A Sri Lankan man employed by a Sydney university has been charged over a document that police allege contained plans for terrorism attacks.The 25-year-old was arrested by counter-terrorism officers at the University of NSW in Kensington on Thursday afternoon, police said, according to the Australian Associated Press. The man was charged with collecting or making a document which is connected with preparation for, the engagement of a person in, or assistance in a terrorist act.He was refused bail to appear at Waverley local court on Friday.“The charges laid against this person are serious and significant, and should not be underestimated,” said Australian Federal police Detective Superintendent Michael McTiernan. “We have psychologists and investigators looking at that document to try to interpret the intent and capability, but that is in essence the offence that is before the court.”A number of electronic items were also seized during a raid at a unit at Zetland early on Friday morning. The man, who is in Australia on a student visa that expires in September, has not been charged with being a member of a terrorist group. It followed a tip-off from a worker at the university, who police said found a notebook that allegedly contained the names of several locations and individuals as “potential targets”. “They are symbolic locations within Sydney,” acting Detective Superintendent Mick Sheehy said on Friday. He was employed as a contractor at the University of NSW and has allegedly travelled back to Sri Lanka and other areas.The man was not known to police and does not have any criminal history in Australia, police said.Authorities insist there was no concern for public safety. (Colombo Gazette)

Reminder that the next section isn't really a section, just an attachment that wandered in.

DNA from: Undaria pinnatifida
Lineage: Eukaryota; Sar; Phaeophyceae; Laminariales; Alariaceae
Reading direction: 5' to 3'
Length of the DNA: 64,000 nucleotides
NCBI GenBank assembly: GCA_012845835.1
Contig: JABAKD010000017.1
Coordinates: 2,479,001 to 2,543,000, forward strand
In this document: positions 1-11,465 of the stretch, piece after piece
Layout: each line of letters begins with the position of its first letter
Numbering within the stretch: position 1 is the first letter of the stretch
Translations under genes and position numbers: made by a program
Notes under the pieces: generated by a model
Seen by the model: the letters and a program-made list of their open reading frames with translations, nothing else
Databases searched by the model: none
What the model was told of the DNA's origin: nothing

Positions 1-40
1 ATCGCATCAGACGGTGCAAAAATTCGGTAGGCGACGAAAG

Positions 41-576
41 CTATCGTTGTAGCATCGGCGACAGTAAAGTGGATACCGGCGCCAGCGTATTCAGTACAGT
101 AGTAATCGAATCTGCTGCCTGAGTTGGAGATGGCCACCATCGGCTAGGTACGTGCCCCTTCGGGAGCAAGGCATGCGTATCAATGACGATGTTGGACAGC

Alison Braley-Rattai, Assistant Professor in the Department of Labour Studies, wrote a piece for The Conversation which was picked up by the National Post and other publications Wednesday, Nov. 28. The article focused on Bill C-89, which ended the rotating strikes that the Canadian Union of Postal Workers had engaged in for more than a month and sends the labour dispute to third-party, binding arbitration after a specified mediation period.Braley-Rattai writes:Those arguing Bill C-89 is unconstitutional refer to the fact that postal service is not “essential.” They also cite a 2016 court ruling in which a similar bill (C-6) introduced by Stephen Harper’s Conservatives in 2011 was deemed unconstitutional.While both of these facts are relevant, neither determines whether the present bill is unconstitutional.Essential servicesFederal Labour Minister Patricia Hajdu claims the postal service is “essential” and the rotating strikes were harming small and medium-sized enterprises.Under international labour law, “essential services” are defined narrowly. Previous attempts to expand the definition of essential to include economic harm caused by a strike have been decisively rejected by the International Labour Organization’s Committee on Freedom of Association. And the Supreme Court of Canada has explicitly endorsed the restricted definition of “essential services” found under international labour law.When it comes to labour law, the term “essential” is a loaded one. And it isn’t obvious whether the minister intends for the term to be understood in its legal, or some other, sense. And maybe it doesn’t matter.Continue reading the full article here.